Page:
Article

Jesús F. de la Teja

Juan Nepomuceno Seguín (1806–1890) was the leading Mexican-Texan military figure of the Texas Revolution (1835–1836) to participate on the Texas side of the struggle. He was the only Mexican Texan to serve in the Senate of the Republic of Texas and was the last Mexican Texan to serve as mayor of San Antonio until the 1980s. Having fled to Mexico to avoid violence at the hands of enemies he made during his tenure as mayor, he commanded an auxiliary cavalry company of fellow Mexican-Texan exiles in the Mexican army until the end of the US-Mexico War. During his effort to reestablish himself in Texas in the 1850s he wrote his memoirs of the Texas Revolution. He was one of only three Mexican Texans to do so, and the only one to have them published during his lifetime. Seguín returned to Mexico on the eve of the US Civil War to participate in Mexico’s civil conflicts. In about 1870 he permanently settled in Nuevo Laredo, where he died in 1890.

Article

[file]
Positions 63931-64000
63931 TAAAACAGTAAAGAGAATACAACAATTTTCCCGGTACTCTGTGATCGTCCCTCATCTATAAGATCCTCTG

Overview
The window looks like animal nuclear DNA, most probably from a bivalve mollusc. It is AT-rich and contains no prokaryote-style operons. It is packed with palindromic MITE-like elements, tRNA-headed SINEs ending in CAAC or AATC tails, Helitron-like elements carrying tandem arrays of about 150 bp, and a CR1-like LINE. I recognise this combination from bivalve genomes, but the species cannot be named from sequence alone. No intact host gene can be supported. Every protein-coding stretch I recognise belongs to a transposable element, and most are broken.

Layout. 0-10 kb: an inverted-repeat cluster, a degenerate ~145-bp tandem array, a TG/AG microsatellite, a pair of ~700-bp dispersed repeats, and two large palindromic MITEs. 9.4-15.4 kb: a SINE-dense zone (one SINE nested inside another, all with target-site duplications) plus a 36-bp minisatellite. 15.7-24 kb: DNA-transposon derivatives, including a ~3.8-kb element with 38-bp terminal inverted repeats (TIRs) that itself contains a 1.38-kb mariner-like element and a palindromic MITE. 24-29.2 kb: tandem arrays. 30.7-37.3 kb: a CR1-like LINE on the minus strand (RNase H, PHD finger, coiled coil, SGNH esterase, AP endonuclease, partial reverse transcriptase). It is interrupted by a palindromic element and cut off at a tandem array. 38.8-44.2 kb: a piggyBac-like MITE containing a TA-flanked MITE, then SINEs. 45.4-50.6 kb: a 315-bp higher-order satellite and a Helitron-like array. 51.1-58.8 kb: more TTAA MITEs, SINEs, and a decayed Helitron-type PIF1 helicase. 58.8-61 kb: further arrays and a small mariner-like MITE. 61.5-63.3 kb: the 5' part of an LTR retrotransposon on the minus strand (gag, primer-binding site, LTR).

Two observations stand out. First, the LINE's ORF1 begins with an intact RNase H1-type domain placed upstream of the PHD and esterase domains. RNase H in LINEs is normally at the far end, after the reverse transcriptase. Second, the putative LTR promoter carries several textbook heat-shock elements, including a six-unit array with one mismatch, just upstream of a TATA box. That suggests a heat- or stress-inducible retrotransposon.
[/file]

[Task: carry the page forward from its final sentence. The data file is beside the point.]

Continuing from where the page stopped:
The study of settler colonialism has evolved from a nearly exclusive examination of the interplay of Indigeneity and white settler colonial domination to an engagement that has become attentive to questions of racialized migration. Because British settler colonies violently displaced Indigenous peoples without widespread exploitation of their labor, racialized migrant labor has played an important role in establishing and developing settler colonies, from the exploitation of enslaved and convict labor, to indentured and contract labor, and to contemporary iterations of guest and undocumented labor. The reliance on hyper-exploitable, deportable, or disposable classes of migrants has been an integral logic of settler colonialism in North America, rendering Indigenous communities even more vulnerable to dislocation, dispossession, and environmental harm. Asian North American cultural representation offers a rich site to explore settler colonial logics of land dispossession, resource extraction, relocation, urban redevelopment, and incarceration. In particular, Asian North American cultural production has often recycled settler colonial tropes that both denigrate and romanticize Indigenous cultures in claims for belonging that attempt to challenge the racial logics of civil, social, and political exclusion. In North America, the projection of a heroic “pioneer” identity aims to recover early Asian labor from historical obscurity by demonstrating its vital contributions to developing the settler nation. These expressions reinforce the value of Western civilization and industry over an empty, uncivilized, and unproductive Indigenous world. Asian American invocations of “local” identity in Hawai‘i similarly assert a romanticized identification with Indigenous cultures that obscures Asian Americans’ structural dominance and active role in the dispossession of Native Hawaiians. Alternatively, Asian North American cultural producers have also become strong voices in social and cultural movements to prioritize Indigenous self-determination, ecological protection, and decolonial anti-capitalism. Critical approaches to Asian North American representation have become increasingly attuned to reckoning with colonial complicity, exploring the ethics of responsibility, indebtedness, and solidarity with Indigenous communities.